I have had a lot of mail about this problem over the years. Some people question the answer, and some admit the answer is right, but that the solution is wrong. Here is my original solution:
For n points choose any given point and evaluate the probability that the other n-1 lie within a semicircle going clockwise. This probability is (1/2)^{n-1}.
Given that there are n points to start with the overall probability is n/2^{n-1}. This may seem like an abuse of taking the sum of probabilities, but in this case only zero or one of the events may be true, which eliminates the problem of joint probabilities.
To prove at least the answer is correct, I did ten million trials for various numbers of points on the circle. I assumed the circle to have 32,767 units or degrees. The first point was defined to be at a halfway point, or 16,383. Then a maximum and minimum were taken for the rest of the points. If the difference between the maximum and minimum were less than 16,383 then the trial was considered to be a success. Note that 16,383 is half of 32,767, rounded down. Because of the rounding we should expect a slightly lower number of successes. Here are the results:
Problem 1 Solution |
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Number of Points | Actual Successes | Expected Successes |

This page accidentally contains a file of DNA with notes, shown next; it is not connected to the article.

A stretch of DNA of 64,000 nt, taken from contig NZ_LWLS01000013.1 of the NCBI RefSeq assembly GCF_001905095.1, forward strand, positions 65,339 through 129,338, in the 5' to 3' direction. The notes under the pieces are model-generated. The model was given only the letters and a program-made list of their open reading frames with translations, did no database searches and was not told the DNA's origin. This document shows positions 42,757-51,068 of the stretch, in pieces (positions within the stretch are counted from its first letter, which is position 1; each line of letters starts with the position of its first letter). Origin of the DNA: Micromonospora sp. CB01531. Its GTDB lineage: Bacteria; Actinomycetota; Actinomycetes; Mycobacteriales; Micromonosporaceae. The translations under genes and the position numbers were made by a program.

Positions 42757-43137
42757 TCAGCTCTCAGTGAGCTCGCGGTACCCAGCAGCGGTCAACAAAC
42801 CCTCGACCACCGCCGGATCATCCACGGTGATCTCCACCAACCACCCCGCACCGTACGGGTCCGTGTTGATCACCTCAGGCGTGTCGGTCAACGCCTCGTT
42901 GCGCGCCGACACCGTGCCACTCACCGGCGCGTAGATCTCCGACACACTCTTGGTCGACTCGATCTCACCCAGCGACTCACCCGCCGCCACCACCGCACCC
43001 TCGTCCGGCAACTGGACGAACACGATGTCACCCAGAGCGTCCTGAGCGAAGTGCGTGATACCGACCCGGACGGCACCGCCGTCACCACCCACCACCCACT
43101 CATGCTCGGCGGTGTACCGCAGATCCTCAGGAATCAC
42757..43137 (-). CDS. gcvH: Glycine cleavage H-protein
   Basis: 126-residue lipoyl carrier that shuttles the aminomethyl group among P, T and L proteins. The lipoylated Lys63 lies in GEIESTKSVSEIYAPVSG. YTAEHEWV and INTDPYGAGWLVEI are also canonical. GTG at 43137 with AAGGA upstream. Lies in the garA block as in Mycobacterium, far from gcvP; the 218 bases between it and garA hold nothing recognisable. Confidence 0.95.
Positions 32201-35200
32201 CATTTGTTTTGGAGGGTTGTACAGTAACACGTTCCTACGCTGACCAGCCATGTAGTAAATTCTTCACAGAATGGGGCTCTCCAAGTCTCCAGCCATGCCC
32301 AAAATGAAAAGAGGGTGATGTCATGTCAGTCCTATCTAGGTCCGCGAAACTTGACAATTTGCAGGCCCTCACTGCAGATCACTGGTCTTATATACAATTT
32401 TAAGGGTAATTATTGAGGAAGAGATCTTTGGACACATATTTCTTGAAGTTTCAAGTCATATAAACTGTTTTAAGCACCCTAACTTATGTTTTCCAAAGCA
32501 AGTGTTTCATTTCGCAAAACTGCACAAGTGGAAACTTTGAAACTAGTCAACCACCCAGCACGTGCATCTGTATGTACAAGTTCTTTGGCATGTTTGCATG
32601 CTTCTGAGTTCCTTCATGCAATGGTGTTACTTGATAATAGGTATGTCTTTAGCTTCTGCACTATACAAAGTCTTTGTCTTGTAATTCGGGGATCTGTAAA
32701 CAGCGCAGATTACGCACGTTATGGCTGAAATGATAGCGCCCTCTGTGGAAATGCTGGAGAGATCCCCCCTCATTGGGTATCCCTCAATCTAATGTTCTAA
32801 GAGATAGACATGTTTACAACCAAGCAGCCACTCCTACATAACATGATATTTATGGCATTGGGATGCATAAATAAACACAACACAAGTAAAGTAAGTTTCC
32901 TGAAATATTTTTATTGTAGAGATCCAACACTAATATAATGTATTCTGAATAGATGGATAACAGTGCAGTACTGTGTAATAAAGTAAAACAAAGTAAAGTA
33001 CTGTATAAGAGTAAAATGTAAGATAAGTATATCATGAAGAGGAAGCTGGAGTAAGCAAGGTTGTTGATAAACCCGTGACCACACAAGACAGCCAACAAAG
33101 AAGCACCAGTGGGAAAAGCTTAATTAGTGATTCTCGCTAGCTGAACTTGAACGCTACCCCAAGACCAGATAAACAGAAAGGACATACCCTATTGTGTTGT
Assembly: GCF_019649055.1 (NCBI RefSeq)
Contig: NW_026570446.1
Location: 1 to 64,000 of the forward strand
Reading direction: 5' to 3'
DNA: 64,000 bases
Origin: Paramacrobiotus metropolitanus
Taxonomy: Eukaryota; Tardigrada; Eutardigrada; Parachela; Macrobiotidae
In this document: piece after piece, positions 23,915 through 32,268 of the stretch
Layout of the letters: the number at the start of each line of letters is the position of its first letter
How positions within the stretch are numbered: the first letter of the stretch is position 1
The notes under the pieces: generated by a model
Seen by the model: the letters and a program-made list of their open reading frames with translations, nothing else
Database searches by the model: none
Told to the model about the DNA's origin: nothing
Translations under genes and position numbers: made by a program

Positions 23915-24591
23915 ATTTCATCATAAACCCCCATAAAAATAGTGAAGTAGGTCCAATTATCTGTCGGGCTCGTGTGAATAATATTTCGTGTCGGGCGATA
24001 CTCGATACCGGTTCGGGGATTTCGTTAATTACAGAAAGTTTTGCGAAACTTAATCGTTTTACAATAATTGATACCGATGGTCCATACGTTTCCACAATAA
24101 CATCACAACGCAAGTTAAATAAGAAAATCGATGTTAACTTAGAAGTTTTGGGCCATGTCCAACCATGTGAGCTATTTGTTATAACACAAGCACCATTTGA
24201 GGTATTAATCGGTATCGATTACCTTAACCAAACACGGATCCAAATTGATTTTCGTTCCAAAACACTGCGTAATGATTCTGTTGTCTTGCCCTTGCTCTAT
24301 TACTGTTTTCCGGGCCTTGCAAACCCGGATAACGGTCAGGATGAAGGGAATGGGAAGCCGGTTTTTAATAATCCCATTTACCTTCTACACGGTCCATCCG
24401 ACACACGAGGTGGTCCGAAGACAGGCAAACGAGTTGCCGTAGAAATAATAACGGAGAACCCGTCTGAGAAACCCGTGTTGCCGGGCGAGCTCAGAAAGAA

3 | 7,499,013 | 7,500,000 |
4 | 4,999,960 | 5,000,000 |
5 | 3,123,456 | 3,125,000 |
6 | 1,873,092 | 1,875,000 |
10 | 194,739 | 195,312.5 |
20 | 373 | 381.4697 |
Several people have written, saying my answer is right, but the solution is wrong. Here is what David Beim of Columbia University wrote to me about it:
There is no doubt that your answer is right, but your reasoning is unsettling because it confounds ex ante with ex post information. We cannot construct the semicircles until the n points have been selected, and then it is too late to determine ex ante probabilities. This kind of mixing can lead to all kinds of paradoxes in probability, as I am sure you know better than I. For one simple example, select a point on a line. Ex ante, the probability of selecting that point is zero; ex post, the probability must have been greater than zero because it happened.
I attach my own solution (PDF 33K) to the problem, in case it is of interest. Incidentally, I would give this problem four stars rather than three --took me days to get it clear!
Per his comment, I did add a star to the difficulty level, it was 3 starts until November, 2008.
This problem has been published in book form in "Contests in Higher Mathematics" by Gabor Szekely, which is a collection of math problems given to the best mathematicians of Poland over the last several decades. The problem (1963 problem 10) is stated as, "Select n points on a circle independently with uniform distribution. Let P_{n} be the probability that the center of the circle is in the interior of the convex hull of these n points. Calculate the probabilities P_{3} and P_{4}. I'm told the answer agrees with mine.
Michael Shackleford, A.S.A.